‘Banning Doctor Seuss’ … and Other Nonsense From a Desperate Party
I feel like I’m the only Democrat in Virginia who is worried about this November.
This puzzles me from time to time. After all, our top two choices for Governor (based on recent Wason Center polling) are the former incumbent who appointed a scandal-plagued parole board (Virginia Mercury) and the Lieutenant Governor credibly alleged of sexual assault.
Our Attorney General primary was just thrown into turmoil by Governor Northam endorsing a two-term delegate Jay Jones over eight-year incumbent Mark Herring (who was Northam’s ticket-mate twice). Jones had called on Northam to resign over Yearbook-gate just two years ago. Now, Jones says, “his understanding of the yearbook scandal evolved after the call for Northam’s resignation went out” (WaPo).
Then I saw Shaun Kenney’s foray into the 2021 campaign – and the reasons for complacency quickly made sense. If The Republican Standard founder can’t see our clear problems right in front of him and feels forced to venture into bizarre errors of fact and 19th century history, most of my fellow Democrats won’t either.
Shaun starts with a string of “stereotypes” about Irish-Americans and Saint Patrick’s Day that do a good job of distracting from the real part of our history we should be “forced to grapple with” – namely the 1863 Draft riots. Then again, the riots weakened the Union effort in the Civil War – and Shaun’s not exactly friendly with Unionism these days.
Shaun then goes to assert that the Democrats “haven’t changed one iota” since Andrew Jackson. Now, Shaun and I agree on far fewer things than we once did, but I am pleased to see his hatred for the Herod of Hermitage still burns as brightly for him as it does for me. If anything, I’d also offer Shaun is too kind to FDR, whose 1930s welfare-state was clearly of the Clorox variety.
Unfortunately, none of that is truly relevant to the status of the major parties today. Indeed, by the time Congress finally came around to remove FDR’s redlining-as-the-law-of-the-land housing policy in 1968, it was the Democrats – not the Republicans – whose Congressional delegation was more supportive (GovTrack).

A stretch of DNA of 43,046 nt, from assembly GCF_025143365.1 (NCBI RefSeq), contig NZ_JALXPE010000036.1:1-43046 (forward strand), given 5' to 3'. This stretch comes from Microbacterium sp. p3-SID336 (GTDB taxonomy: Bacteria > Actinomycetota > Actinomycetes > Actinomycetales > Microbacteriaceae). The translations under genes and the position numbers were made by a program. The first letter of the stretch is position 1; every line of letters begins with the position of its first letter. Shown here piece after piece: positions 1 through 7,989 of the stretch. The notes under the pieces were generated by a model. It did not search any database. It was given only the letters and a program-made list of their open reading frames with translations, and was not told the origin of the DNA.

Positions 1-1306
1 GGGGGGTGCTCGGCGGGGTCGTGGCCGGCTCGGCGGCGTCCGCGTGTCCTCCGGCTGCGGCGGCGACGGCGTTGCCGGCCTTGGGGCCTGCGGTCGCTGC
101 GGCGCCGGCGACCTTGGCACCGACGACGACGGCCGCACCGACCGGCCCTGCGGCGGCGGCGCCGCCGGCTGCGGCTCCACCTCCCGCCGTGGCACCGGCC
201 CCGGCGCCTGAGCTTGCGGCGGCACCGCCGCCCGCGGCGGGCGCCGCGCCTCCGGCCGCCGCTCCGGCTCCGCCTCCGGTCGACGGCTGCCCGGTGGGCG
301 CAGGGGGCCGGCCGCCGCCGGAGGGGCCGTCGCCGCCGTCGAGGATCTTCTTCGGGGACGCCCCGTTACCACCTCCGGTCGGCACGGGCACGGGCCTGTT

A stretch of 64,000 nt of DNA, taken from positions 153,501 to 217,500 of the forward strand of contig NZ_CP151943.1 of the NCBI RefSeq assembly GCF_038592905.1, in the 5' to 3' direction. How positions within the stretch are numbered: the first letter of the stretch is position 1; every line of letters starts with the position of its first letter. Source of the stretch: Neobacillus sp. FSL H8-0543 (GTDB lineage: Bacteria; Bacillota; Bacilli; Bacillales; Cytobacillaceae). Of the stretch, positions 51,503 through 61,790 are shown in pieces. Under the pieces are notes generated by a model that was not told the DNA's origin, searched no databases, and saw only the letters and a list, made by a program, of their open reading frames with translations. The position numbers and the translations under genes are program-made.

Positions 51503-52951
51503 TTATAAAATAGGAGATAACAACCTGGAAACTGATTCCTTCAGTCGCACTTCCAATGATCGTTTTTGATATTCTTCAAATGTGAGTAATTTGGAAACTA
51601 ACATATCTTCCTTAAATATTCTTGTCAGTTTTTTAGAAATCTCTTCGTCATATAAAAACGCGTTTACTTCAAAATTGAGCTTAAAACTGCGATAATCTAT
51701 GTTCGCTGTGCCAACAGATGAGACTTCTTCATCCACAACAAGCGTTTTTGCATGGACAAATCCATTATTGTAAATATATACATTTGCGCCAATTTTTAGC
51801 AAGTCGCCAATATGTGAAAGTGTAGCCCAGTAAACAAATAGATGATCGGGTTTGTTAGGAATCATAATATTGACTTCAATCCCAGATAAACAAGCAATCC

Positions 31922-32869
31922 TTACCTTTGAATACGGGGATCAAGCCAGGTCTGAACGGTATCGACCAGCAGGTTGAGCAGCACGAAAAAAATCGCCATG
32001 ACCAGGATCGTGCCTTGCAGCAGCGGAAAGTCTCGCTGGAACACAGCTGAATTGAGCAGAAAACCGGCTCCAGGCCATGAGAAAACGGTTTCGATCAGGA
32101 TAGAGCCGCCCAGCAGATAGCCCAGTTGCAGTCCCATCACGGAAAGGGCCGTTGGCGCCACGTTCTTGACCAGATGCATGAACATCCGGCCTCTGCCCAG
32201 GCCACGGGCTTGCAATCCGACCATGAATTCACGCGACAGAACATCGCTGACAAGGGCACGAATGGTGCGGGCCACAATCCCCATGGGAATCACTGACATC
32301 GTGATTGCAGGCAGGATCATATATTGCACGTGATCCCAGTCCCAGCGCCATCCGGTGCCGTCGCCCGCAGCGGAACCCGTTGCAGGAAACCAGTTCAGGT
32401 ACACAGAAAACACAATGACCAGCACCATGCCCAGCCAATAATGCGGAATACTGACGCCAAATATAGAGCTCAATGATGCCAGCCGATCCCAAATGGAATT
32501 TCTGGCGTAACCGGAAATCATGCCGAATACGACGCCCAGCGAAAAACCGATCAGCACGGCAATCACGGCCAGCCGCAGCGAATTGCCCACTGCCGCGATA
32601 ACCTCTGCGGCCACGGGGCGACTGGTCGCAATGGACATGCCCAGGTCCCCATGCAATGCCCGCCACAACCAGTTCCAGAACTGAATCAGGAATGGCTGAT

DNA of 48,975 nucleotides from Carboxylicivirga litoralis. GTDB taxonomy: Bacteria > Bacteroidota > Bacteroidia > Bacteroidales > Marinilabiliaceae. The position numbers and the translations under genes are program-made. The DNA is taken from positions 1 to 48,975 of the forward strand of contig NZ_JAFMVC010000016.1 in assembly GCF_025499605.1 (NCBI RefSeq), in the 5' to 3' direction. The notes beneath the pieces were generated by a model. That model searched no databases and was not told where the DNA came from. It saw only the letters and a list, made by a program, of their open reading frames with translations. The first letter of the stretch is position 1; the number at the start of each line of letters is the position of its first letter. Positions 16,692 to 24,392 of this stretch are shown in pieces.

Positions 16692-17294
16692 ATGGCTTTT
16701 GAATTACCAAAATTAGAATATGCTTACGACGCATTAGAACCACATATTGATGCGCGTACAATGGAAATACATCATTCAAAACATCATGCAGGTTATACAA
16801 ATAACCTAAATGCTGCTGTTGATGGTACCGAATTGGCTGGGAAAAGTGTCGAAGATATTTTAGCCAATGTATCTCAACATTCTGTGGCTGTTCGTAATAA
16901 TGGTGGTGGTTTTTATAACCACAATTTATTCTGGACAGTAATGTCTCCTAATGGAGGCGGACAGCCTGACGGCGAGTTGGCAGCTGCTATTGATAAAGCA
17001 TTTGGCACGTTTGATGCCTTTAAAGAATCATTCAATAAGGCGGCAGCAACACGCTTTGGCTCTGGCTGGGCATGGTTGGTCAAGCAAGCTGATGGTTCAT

This really isn’t a surprise. After all, the Republican Party, for all its virtues, codified Jim Crow with the Compromise of 1877. The most dramatic local revolt against it was indeed the Virginia Readjusters, but their entrance into the Republican Party in 1884 was met with the defenestration of their national patron (President Chester Arthur) in that year’s convention. It was only the third time in American history that an incumbent president was denied nomination by his own party. It’s never happened since (although the Democrats of 1952 and 1968 were itching to do it). With enemies like these, Jim Crow barely needed friends.
The Virginia Republicans of the 1950s weren’t the angels Shaun claims they were either. As former University of Virginia Professor William G. Thomas III put it …”In 1957 in Virginia J. Lindsay Almond won the governorship in a bitter campaign against Ted Dalton that hinged on the politics of who would defend segregation better” [emphasis added].
Shaun also seemed to miss the entire 1970s, when the most ardent anti-Communist in Washington, DC, was U.S. Senator Scoop Jackson – a Washington Democrat.
Indeed, Jay Winik details how it was Democrats who were in key roles supporting Ronald Reagan in On The Brink. This is not to say Republicans were absent; they weren’t. I’ll even go so far as to say too many Democrats (wrongly) disagreed with Reagan’s methods. But “resisted every inch” of Cold War fervor? Yeah … no.
Then Shaun says, “Let’s be honest about what the Democrats are doing” – which would have been a refreshing change … had he actually started doing it. Instead, we get the bizarre insinuation that Justin Fairfax is not getting support for his gubernatorial campaign because he’s Black – instead of being credibly accused of sexual assault.
Even more laughable is the notion that the Democrats are still in thrall to the Byrd family – which would have been a surprise to U.S. Senator Harry Byrd Jr. who left the Democrats in 1970 and had a Democrat run against him in that year and in 1976.
… and of course, the idea that “Democrats” are trying to “ban Dr. Seuss” is, well … bonkers (AP).
It’s understandable why Shaun would want to tear down the Democrats. After all, his party was in power for four years, giving us trade wars, lawbreaking at the highest level, and, of course, the January 6 insurrection.
What remains unclear is why he felt the need to rewrite history instead of referencing any of the items from the opening paragraph. Like I said, I know my party has real weaknesses, but Republicans keep wanting to ignore them for bizarre falsehoods.